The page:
Professor Ingrid Wuerth introduces her new paper on the sovereign immunity of foreign central bank assets in today’s post. I agree with Professor Wuerth about the risk of a loss the US faces before the International Court of Justice, and I would only add the following observation: even in the age when our hegemony was mostly undisputed, the US failed to think ahead on matters of international law. When thinking about central bank immunity, remember that the US dollar won’t always be the world’s reserve currency. When thinking about the Law of the Sea Convention, remember that the US Navy won’t always be the strongest the world has ever seen. When thinking of the Judgments Convention, remember that they won’t always keep all the money in New York. In other words, we should want international law to protect weaker states against stronger states when appropriate because we will not always be the strongest. So yes, Congress has the power to legislate contrary to customary international law, and arguably the Supreme Court’s decision in the case was correct for that reason. But the political branches need a dose of humility and a little foresight.

Central bank immunity from execution has been an important issue in the efforts to enforce judgments against Argentina and Iran in U.S. courts. With respect to the assets of the Argentine central bank located in the United States, the Second Circuit issued decisions interpreting both the central bank’s separate juridical status (EM Ltd. v. Banco Central de la República Argentina (2015)) and the Foreign Sovereign Immunities Act language in 28 U.S.C. § 1611(b)(1) protecting the property of a central bank “held for its own account” (NML Capital Ltd. v. Republic of Argentina (2011)). Both decisions protected central bank assets. With respect to certain assets of Bank Markazi (the Central Bank of Iranian), however, Congress cleared the way for the execution of terrorism-related judgments through the Iran Threat Reduction and Syria Human Rights Act of 2012.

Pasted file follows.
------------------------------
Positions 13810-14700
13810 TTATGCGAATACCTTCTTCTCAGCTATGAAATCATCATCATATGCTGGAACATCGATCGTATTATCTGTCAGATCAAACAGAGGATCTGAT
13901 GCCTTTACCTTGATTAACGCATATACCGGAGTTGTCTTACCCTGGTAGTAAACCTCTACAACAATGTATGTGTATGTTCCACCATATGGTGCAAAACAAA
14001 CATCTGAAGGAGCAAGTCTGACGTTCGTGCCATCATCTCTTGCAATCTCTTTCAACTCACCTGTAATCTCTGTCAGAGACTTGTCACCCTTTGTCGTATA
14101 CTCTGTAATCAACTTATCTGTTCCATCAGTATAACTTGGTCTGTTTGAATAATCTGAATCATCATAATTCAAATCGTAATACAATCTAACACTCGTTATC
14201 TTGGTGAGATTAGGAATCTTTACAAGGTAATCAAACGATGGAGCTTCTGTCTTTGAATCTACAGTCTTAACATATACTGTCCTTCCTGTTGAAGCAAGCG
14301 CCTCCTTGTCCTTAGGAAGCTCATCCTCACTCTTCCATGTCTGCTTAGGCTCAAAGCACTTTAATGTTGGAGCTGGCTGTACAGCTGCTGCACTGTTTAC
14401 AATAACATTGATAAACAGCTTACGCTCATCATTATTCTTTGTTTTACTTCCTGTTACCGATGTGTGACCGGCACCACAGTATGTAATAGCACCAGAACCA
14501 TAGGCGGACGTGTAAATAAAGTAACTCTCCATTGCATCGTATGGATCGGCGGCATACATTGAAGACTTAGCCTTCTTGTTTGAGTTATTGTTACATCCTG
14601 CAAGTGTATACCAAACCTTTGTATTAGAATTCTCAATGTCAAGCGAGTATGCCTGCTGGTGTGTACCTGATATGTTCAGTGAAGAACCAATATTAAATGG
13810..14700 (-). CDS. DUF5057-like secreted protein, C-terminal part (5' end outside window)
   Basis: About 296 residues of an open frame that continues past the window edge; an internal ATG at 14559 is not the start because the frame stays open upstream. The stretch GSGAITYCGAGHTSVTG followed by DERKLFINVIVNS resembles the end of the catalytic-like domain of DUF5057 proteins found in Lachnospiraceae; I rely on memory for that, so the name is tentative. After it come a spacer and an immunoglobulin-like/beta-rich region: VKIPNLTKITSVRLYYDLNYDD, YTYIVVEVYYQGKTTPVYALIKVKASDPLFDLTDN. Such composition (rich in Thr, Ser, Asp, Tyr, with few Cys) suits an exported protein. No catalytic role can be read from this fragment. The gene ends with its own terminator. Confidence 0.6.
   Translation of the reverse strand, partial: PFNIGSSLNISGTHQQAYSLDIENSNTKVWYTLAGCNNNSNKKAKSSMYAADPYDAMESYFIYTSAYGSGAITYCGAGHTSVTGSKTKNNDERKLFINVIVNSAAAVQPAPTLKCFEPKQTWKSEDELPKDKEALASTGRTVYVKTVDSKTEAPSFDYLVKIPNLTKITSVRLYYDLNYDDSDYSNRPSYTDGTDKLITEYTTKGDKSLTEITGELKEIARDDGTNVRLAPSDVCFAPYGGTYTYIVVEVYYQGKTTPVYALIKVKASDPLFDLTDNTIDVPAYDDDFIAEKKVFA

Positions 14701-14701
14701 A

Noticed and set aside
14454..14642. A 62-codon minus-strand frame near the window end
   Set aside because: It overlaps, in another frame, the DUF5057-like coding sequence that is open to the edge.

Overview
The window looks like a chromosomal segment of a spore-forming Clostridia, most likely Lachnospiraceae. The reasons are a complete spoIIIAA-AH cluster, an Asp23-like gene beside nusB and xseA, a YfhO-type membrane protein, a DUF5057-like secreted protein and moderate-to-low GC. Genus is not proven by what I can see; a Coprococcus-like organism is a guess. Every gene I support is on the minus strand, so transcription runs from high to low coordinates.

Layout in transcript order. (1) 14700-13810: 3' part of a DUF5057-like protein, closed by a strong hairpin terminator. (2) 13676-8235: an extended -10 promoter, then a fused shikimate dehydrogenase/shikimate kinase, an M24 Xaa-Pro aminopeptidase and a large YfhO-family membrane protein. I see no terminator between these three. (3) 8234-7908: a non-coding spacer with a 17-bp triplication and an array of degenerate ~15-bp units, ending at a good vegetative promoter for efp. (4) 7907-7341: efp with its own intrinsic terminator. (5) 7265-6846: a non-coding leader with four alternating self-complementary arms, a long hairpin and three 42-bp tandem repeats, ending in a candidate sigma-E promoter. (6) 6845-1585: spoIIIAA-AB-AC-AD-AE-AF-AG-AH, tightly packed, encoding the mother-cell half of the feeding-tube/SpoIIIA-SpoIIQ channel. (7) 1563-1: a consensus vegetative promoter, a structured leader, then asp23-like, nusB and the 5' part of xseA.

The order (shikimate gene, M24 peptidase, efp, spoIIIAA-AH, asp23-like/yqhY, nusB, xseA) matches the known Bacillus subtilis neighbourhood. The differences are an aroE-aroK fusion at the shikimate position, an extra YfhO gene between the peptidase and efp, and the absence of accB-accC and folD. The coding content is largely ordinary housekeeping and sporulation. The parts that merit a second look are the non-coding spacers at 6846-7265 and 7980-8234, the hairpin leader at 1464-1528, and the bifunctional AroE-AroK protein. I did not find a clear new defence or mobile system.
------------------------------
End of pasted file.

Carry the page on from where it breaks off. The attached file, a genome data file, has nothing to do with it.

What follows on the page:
These developments in U.S. law are part of a series of important cases and legislation from around the world pertaining to the immunity from execution for foreign central bank assets, a topic explored in detail in my forthcoming paper. Examining state practice from Europe, China, Russia, Argentina, Japan, the United States, and other countries, the paper argues that there is trend toward greater and more specific protection of central bank assets and but there is also a trend toward explicit conditions of reciprocity. It also discusses the Certain Iranian Assets case pending before the International Court of Justice, in which Iran has filed an application against the United States alleging violations of customary international law governing the immunity due central bank assets. I welcome comments by readers. In particular, send me any cases or legislation on this topic that I have overlooked, especially from outside the United States. Finally, let me conclude by saying that I appreciate the opportunity to post on the terrific Letters Blogatory, which I read carefully and with great interest.